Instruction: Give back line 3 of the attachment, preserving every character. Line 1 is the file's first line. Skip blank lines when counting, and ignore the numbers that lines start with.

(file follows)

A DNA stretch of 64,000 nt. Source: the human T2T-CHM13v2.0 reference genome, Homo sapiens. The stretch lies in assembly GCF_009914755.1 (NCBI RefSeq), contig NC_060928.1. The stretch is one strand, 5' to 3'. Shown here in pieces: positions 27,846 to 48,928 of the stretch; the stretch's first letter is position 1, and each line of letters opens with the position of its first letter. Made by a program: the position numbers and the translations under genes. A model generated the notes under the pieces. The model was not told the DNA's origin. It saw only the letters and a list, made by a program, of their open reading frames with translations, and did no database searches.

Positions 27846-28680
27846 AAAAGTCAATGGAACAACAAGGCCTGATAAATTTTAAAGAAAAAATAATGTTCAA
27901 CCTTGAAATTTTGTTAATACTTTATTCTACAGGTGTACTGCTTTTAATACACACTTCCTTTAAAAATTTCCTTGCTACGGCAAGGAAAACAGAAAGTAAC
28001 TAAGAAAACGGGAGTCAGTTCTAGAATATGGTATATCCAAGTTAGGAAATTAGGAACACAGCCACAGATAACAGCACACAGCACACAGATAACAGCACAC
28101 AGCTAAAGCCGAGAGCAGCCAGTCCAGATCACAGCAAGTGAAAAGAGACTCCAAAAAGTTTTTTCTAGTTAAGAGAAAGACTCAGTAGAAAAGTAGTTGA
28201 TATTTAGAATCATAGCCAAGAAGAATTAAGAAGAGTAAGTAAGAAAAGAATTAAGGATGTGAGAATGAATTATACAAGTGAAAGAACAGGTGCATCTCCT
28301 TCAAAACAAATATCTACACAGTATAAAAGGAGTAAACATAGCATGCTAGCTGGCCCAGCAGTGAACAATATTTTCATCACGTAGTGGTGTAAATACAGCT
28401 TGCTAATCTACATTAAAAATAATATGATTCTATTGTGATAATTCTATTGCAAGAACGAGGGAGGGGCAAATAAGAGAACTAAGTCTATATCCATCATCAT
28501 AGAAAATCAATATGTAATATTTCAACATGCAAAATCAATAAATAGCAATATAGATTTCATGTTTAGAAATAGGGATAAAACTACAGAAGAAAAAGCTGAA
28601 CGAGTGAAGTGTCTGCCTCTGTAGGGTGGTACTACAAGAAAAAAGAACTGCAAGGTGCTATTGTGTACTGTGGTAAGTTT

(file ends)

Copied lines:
27846 AAAAGTCAATGGAACAACAAGGCCTGATAAATTTTAAAGAAAAAATAATGTTCAA